The second surprise was the significant difference in dirt attraction. At the 6-month and 1-year checks we saw significant spots that looked like mildew growth, but when wiped with a cloth and plain water, they all came clean. And yet, there were differences related to surface texture. Boat Life Seal, which contains silicone, repels dirt, while the polyurethane sealants attracted dirt. The downside of silicone is that it can inhibit bonding in subsequent projects (see PS January 2017).

After three years, the picture was different. None of the samples would come clean with plain water, so we scrubbed them all with a typical deck cleaner in the hope of revealing differences. In fact, with the exception of Loctite PL S40, they all came clean, though Boatlife Seal and Sika 291 were slightly easier to clean.

Product Reviews

In addition to reviewing our three-year observations, were also going to ask you to read back to PS December 2016, when we tested shear strength bonded to a variety of materials. While appearance and flexibility count, strength and durability are often more important. The best bonding and bedding sealant may not be the best choice for a long and prominent seam. It also depends on your priorities.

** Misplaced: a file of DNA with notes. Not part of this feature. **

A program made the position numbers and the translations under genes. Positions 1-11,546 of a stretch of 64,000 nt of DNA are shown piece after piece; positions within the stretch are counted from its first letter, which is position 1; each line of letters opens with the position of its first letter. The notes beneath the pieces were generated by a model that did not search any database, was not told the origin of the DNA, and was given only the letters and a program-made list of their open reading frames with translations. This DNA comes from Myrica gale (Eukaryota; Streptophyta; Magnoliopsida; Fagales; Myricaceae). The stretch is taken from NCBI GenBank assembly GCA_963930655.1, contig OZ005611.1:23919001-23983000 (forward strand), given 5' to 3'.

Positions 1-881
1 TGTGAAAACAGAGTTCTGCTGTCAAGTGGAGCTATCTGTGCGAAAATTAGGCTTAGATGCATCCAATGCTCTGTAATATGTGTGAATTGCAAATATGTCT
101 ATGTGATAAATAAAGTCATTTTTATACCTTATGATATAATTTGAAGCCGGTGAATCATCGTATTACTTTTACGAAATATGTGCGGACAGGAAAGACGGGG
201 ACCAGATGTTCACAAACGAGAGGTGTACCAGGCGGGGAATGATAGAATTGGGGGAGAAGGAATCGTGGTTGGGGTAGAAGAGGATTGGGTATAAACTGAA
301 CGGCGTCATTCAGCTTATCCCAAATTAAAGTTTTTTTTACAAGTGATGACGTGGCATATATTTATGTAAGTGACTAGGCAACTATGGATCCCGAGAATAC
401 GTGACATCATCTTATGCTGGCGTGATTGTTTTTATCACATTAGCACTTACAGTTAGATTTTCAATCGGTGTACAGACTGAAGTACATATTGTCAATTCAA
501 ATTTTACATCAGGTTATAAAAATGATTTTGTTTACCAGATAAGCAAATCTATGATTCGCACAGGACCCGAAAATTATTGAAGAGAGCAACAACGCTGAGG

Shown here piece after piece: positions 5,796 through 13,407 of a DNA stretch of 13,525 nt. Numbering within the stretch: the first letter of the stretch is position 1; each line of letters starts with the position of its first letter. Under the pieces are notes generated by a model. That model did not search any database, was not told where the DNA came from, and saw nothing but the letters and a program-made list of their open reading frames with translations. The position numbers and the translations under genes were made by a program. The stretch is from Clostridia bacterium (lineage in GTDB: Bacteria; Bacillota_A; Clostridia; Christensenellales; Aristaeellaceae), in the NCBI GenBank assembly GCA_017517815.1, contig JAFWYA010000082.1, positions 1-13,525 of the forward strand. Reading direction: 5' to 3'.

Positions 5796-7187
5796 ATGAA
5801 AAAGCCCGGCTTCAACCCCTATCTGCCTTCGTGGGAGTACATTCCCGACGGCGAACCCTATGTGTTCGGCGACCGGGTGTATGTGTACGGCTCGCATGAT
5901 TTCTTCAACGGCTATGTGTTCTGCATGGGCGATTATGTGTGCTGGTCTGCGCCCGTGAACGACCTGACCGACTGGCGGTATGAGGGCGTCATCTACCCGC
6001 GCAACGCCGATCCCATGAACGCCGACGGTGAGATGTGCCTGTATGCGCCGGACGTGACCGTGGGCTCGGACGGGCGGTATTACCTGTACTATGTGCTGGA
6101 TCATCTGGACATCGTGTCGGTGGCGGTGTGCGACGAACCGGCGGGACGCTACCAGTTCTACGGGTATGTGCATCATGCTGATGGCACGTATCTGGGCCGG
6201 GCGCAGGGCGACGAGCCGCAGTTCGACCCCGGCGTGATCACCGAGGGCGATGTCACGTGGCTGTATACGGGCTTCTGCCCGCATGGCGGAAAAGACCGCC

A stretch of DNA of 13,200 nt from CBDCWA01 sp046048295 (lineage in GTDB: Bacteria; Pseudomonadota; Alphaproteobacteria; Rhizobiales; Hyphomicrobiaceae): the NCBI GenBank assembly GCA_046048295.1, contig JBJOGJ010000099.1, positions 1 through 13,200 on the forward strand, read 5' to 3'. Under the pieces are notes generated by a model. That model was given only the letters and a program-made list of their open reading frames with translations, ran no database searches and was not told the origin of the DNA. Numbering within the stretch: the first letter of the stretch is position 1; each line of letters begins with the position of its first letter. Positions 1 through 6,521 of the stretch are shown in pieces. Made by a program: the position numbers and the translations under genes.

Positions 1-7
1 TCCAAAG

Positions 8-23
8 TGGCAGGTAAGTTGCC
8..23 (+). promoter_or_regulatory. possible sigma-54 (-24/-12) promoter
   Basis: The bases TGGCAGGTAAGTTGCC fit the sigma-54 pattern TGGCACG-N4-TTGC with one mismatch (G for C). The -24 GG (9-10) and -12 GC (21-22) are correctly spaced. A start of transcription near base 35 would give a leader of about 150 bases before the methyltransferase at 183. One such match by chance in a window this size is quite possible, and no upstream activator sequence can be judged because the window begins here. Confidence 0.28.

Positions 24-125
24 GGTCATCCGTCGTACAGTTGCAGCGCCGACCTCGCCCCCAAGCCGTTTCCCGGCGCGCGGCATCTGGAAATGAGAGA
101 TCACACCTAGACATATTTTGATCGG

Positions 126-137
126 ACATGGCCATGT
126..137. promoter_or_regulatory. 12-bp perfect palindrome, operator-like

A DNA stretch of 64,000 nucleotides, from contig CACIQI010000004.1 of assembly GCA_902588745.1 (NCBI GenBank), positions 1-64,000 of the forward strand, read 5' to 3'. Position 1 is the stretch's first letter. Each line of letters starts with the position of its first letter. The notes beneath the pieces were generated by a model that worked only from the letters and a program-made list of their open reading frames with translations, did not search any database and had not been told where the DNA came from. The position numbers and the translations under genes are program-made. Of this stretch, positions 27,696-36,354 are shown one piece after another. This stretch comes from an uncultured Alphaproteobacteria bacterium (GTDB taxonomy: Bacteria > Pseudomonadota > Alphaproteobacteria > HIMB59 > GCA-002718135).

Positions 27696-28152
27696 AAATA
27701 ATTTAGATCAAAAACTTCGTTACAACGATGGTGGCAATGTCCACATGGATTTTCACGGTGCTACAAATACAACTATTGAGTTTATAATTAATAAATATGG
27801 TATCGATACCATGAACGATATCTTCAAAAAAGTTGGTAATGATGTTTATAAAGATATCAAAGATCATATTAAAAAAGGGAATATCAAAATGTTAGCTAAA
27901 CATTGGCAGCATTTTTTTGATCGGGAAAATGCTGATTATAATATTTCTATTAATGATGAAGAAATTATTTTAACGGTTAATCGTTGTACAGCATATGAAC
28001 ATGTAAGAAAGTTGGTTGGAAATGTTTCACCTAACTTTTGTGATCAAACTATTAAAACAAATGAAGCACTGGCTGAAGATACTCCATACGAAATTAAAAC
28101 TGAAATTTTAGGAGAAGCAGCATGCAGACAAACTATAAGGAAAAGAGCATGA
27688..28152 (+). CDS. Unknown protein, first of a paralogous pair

3M 5200

Intended as a permanent bonding adhesive, not a sealant or bedding agent, 5200s increased stiffness worked against it in the flexibility test. It took more than twice as much force to flex the samples, in spite of the fact that 5200 is thin and only about 50 percent as much material was present in the joint.

There was also some damage to the caulk in the form of slight necking and eventually tearing, although the bond remained tight. In testing, adhesion to plastics and aluminum were only so-so (3M recommends special primers for metals). Oddly, we know it often bonds tenaciously to aluminum hatch frames.

Bottom line: Recommended as a fiberglass adhesive, but not as a flexible sealant.

3M 4200 Fast Cure